May 3, 2018

Steve Mnuchin's blind spot on U.S. jobs

U.S. Treasury Secretary Steve Mnuchin is unaware that many U.S. companies are having difficulties finding enough skilled workers to fill open positions, based on comments he made this week at the Milken Global Conference.

Reality check: Almost anywhere you look, companies of all types report sharp difficulty finding skilled workers. Dallas, Washington State, Shreveport, Prescott, wherever. They are turning to measures they have not taken in years — hiring teenagers and convicts, and paying big signing or moving bonuses.

  • One of the most demanded skills is cybersecurity technician. But there is also a dire shortage of construction workers and truckers. One problem is that companies are a lot less willing than they used to be to train workers so they *become* skilled.

Why it matters: The White House has been laser focused on growing the economy and cutting unemployment, while also proposing cuts to legal immigration. One obvious consequence of that strategy could be even further shortages of skilled labor, which is troubling if the current shortage isn't even acknowledged.

This also isn't the first time that Mnuchin has expressed an inexplicable blind spot when it comes to labor. This is from 2017:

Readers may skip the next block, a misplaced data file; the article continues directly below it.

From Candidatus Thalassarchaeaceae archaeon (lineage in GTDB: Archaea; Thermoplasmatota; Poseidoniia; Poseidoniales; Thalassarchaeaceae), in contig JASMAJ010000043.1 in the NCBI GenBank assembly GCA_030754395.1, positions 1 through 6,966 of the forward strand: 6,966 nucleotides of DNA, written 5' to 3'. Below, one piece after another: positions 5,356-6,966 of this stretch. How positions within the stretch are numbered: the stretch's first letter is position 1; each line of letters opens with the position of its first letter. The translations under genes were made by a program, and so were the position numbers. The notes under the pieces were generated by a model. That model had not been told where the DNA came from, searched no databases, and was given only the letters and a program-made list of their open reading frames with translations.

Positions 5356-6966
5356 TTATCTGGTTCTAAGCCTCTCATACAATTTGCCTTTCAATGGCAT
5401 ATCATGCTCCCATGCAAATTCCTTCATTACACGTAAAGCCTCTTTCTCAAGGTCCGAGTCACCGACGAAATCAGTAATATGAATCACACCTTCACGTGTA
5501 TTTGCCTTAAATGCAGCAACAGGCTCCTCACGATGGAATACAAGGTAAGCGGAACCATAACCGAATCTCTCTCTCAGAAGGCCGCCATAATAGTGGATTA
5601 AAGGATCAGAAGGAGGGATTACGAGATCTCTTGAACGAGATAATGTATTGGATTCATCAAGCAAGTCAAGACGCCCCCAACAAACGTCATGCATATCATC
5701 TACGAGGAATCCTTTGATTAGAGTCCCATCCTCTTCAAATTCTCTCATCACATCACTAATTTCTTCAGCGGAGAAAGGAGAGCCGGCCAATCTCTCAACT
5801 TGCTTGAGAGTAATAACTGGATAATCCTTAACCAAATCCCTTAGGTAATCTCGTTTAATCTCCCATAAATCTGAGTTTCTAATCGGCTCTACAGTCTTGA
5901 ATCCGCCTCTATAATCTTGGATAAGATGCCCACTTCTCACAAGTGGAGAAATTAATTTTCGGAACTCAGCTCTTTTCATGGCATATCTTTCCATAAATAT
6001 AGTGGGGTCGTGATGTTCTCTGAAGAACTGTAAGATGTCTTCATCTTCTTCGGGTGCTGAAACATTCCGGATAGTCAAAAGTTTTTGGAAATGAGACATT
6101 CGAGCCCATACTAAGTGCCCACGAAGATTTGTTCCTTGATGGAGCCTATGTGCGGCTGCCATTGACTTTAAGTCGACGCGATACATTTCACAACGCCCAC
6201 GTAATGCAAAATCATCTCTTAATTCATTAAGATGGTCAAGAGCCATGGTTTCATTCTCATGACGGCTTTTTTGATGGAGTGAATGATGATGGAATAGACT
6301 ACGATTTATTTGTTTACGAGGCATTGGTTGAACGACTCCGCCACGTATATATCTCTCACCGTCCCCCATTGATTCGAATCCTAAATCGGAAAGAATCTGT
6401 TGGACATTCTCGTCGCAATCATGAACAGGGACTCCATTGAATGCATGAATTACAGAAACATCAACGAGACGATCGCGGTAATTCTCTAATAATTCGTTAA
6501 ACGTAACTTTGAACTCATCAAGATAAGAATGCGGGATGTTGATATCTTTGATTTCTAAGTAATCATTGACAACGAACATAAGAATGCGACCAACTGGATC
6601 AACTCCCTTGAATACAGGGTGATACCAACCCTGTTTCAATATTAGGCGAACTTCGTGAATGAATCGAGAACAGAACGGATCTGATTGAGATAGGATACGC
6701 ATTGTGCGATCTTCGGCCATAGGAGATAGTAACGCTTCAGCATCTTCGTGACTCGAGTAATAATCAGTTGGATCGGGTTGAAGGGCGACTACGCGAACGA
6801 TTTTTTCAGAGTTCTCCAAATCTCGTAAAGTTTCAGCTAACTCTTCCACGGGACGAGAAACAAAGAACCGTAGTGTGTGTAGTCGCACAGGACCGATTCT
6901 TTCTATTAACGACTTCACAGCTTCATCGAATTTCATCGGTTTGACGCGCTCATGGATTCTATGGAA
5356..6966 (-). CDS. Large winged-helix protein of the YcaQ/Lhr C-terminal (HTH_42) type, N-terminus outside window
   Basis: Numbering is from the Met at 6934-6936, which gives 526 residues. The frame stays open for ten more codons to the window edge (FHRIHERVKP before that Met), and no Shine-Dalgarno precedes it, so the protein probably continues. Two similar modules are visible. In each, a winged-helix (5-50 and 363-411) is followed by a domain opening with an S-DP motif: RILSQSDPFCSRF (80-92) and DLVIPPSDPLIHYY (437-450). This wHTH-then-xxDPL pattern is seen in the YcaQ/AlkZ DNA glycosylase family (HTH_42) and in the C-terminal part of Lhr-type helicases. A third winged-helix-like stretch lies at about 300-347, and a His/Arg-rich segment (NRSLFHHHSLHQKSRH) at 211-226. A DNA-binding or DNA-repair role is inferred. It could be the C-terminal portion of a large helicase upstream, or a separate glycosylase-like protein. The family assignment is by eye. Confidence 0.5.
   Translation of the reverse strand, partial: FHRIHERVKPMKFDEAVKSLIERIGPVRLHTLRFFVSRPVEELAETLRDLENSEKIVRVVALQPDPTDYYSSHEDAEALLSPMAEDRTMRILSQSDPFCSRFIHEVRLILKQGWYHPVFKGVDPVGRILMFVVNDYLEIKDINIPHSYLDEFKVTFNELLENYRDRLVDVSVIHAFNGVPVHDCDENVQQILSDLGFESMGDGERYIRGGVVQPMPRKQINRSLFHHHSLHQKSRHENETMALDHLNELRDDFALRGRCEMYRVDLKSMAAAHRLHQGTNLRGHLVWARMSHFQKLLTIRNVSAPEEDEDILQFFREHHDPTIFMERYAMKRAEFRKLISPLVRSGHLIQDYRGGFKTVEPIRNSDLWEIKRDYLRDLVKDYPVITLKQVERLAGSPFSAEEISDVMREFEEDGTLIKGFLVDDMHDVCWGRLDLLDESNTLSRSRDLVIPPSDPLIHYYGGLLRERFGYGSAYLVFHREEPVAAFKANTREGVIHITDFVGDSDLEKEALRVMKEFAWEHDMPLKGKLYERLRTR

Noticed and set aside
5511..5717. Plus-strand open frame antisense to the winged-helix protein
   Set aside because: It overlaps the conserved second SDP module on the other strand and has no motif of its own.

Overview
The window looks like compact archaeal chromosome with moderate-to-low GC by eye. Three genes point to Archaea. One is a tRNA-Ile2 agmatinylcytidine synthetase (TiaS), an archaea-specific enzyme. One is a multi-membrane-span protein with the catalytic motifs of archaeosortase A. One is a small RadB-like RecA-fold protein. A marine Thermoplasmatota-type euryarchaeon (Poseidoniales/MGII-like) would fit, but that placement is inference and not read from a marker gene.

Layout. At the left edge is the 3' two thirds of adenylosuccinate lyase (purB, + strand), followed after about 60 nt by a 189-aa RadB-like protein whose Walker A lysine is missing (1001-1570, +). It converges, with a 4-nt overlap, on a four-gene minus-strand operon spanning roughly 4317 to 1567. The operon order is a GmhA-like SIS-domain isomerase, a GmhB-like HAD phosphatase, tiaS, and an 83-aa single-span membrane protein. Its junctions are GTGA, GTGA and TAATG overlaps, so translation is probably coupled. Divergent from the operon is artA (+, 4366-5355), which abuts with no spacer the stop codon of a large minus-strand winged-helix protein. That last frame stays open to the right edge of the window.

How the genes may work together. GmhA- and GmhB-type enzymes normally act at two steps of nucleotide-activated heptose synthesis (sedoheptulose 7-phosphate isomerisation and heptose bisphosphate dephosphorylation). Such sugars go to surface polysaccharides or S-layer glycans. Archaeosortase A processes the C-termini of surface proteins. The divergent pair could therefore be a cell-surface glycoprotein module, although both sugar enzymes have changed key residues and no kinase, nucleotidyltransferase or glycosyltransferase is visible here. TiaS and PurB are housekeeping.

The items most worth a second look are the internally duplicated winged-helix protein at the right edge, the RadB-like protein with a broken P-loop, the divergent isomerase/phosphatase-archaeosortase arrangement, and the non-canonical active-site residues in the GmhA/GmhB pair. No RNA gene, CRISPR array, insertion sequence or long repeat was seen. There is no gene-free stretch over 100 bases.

The Treasury Department later walked back those comments, after they were met with incredulity by the tech community. But a Treasury spokesman did not respond to an Axios inquiry on his Milken Conference appearance.

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Coronavirus dashboard

Illustration: Sarah Grillo/Axios

  1. Global: Total confirmed cases as of 3 p.m. ET: 6,703,686 — Total deaths: 393,393 — Total recoveries — 2,906,748Map.
  2. U.S.: Total confirmed cases as of 3 p.m. ET: 1,885,197 — Total deaths: 108,708 — Total recoveries: 485,002 — Total tested: 18,680,529Map.
  3. Public health: WHCA president says White House violated social-distancing guidelines to make reporters "a prop" — Jailing practices contribute to spread.
  4. States: Cities are retooling public transit to lure riders back.
  5. Jobs: Better-than-expected jobs report boosts stock market.
  6. Media: The Athletic lays off 8% of staff, implements company-wide pay cut.

Scoop: German foreign minister to travel to Israel with warning on annexation

Heiko Maas. Photo: Michael Kappeler/picture alliance via Getty Images

German Foreign Minister Heiko Maas is expected to travel to Israel next week to warn that there will be consequences if Israeli leaders move forward with plans to annex parts of the West Bank, Israeli officials and European diplomats tell me.

Why it matters: Israeli and European officials agree that if Israel goes ahead with unilateral annexation, the EU will respond with sanctions.

Minneapolis will ban police chokeholds following George Floyd's death

A memorial for George Floyd at the site of his death in Minneapolis. Photo: Steel Brooks/Anadolu Agency via Getty Images

Minneapolis has agreed to ban the use of police chokeholds and will require nearby officers to act to stop them in the wake of George Floyd's death, AP reports.

Why it matters: The agreement between the city and the Minnesota Department of Human Rights, which has launched an investigation into Floyd's death while in police custody, will be enforceable in court.